Conable connected with his constituents by going home at least 40 times every year, usually travelling alone without staff, adding to his credibility and visibility.  Conable also sent out a weekly printed newsletter, a frequency then-unheard of in Washington.  Conable noted that he focused his time on those who agreed with him, and to whom he was obligated.  He used his newsletter to educate undecided voters.

To protect his independence and engender trustworthiness, he limited campaign contributions $50 from any group or person.

“There’s a natural tension between being a good representative and taking an interest in government,” said Conable.  Toward the end of his Congressional career, he began to believe his interest in government was beginning to overtake his desire to be a good representative.

Fenno next studied Congressman Glenn Poshard, an Illinois Democrat, who also had deep roots in his district.

Poshard noted that the district was difficult to represent because “[t]he issues change every 50 miles….”  To keep in touch, Poshard travelled home most weekends, even though he rarely missed a House floor vote.  He preferred town hall events where he could explain his positions.  He diligently answered constituent mail, but did not send newsletters.  Even though he expanded his district offices from 1 to 6, he was frugal with his official office budget, spending less than any other member from his state.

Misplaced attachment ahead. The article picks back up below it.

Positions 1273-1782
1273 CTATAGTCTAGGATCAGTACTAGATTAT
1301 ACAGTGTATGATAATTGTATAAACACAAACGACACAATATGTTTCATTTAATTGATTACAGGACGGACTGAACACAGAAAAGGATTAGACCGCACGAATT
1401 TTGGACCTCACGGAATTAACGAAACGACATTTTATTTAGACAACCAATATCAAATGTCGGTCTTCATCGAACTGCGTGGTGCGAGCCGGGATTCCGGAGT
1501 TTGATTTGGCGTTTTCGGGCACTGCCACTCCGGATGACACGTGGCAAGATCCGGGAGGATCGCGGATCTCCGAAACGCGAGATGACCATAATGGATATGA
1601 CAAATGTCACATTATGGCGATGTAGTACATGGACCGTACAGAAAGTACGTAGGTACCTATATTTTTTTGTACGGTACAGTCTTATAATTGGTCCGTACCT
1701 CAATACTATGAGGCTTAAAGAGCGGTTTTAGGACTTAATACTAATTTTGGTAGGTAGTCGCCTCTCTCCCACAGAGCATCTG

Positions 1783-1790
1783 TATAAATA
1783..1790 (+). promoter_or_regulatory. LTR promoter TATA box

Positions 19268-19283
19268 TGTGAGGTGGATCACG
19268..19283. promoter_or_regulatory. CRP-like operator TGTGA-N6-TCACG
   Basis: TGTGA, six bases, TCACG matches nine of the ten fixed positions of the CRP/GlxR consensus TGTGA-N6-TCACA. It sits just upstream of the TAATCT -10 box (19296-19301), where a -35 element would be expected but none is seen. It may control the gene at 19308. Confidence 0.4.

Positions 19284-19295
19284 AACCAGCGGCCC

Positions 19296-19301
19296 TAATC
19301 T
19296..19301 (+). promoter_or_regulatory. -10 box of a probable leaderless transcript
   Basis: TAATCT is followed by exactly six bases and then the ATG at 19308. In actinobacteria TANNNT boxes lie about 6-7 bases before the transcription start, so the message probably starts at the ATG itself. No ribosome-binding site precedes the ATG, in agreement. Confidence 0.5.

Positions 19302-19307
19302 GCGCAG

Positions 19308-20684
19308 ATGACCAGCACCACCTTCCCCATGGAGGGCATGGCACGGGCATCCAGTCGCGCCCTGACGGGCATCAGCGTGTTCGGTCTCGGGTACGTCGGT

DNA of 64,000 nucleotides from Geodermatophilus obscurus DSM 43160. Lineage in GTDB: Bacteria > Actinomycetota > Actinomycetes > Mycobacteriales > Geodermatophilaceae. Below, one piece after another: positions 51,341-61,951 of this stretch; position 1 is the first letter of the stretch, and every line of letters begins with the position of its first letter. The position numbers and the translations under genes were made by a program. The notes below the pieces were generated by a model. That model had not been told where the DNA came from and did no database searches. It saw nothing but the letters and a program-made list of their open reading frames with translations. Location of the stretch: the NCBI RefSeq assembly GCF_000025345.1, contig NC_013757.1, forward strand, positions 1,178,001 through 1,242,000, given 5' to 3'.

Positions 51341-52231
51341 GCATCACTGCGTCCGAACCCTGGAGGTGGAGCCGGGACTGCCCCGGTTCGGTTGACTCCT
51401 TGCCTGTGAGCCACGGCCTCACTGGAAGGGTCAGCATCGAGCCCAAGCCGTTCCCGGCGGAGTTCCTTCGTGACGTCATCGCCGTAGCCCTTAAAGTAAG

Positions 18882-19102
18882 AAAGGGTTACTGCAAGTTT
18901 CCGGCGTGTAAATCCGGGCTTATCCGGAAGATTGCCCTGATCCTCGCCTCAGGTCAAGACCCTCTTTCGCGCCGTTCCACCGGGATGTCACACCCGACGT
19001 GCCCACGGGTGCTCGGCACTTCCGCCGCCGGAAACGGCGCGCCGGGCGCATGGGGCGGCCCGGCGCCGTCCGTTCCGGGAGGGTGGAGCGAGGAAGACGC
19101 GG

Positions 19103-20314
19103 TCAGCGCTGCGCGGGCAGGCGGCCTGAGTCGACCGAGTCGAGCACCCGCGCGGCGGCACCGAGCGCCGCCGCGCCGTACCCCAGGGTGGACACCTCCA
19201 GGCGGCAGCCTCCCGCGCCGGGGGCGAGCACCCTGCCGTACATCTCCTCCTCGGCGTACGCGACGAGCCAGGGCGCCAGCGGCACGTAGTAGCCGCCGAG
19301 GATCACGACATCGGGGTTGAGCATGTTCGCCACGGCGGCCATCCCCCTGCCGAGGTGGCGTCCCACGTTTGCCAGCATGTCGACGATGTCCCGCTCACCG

He refused PAC contributions, and limited others to $500.  He kept his campaign promise to serve no more than 5 terms, saying that term limits provide “a greater sense of freedom to do what you want to — and a certain sense of security.”

Fenno’s next followed Congresswoman Karen Thurman, a Florida Democrat, who served a sprawling district.